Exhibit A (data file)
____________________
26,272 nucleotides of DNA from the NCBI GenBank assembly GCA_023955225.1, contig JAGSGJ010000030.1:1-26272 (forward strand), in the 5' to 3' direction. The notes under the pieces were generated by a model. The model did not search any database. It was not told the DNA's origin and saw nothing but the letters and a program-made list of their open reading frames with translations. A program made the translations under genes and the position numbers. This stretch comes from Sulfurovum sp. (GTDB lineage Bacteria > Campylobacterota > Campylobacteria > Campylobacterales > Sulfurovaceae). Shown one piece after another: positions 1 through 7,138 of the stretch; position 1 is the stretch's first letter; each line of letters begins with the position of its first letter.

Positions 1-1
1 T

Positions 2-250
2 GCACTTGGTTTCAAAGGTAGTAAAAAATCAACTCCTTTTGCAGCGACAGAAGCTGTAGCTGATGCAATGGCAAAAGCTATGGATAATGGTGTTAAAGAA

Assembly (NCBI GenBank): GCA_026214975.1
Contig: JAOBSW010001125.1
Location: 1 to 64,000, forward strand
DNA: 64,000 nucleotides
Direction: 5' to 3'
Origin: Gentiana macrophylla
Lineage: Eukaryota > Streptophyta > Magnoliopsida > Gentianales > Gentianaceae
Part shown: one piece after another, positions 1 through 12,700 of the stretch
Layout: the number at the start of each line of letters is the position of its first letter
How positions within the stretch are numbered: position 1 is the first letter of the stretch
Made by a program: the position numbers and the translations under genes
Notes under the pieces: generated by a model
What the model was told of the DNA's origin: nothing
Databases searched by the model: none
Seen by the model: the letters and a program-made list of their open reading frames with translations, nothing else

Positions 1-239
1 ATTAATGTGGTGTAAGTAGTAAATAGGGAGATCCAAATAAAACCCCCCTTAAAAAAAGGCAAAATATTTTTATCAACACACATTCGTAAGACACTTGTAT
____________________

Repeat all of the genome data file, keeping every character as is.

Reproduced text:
26,272 nucleotides of DNA from the NCBI GenBank assembly GCA_023955225.1, contig JAGSGJ010000030.1:1-26272 (forward strand), in the 5' to 3' direction. The notes under the pieces were generated by a model. The model did not search any database. It was not told the DNA's origin and saw nothing but the letters and a program-made list of their open reading frames with translations. A program made the translations under genes and the position numbers. This stretch comes from Sulfurovum sp. (GTDB lineage Bacteria > Campylobacterota > Campylobacteria > Campylobacterales > Sulfurovaceae). Shown one piece after another: positions 1 through 7,138 of the stretch; position 1 is the stretch's first letter; each line of letters begins with the position of its first letter.

Positions 1-1
1 T

Positions 2-250
2 GCACTTGGTTTCAAAGGTAGTAAAAAATCAACTCCTTTTGCAGCGACAGAAGCTGTAGCTGATGCAATGGCAAAAGCTATGGATAATGGTGTTAAAGAA

Assembly (NCBI GenBank): GCA_026214975.1
Contig: JAOBSW010001125.1
Location: 1 to 64,000, forward strand
DNA: 64,000 nucleotides
Direction: 5' to 3'
Origin: Gentiana macrophylla
Lineage: Eukaryota > Streptophyta > Magnoliopsida > Gentianales > Gentianaceae
Part shown: one piece after another, positions 1 through 12,700 of the stretch
Layout: the number at the start of each line of letters is the position of its first letter
How positions within the stretch are numbered: position 1 is the first letter of the stretch
Made by a program: the position numbers and the translations under genes
Notes under the pieces: generated by a model
What the model was told of the DNA's origin: nothing
Databases searched by the model: none
Seen by the model: the letters and a program-made list of their open reading frames with translations, nothing else

Positions 1-239
1 ATTAATGTGGTGTAAGTAGTAAATAGGGAGATCCAAATAAAACCCCCCTTAAAAAAAGGCAAAATATTTTTATCAACACACATTCGTAAGACACTTGTAT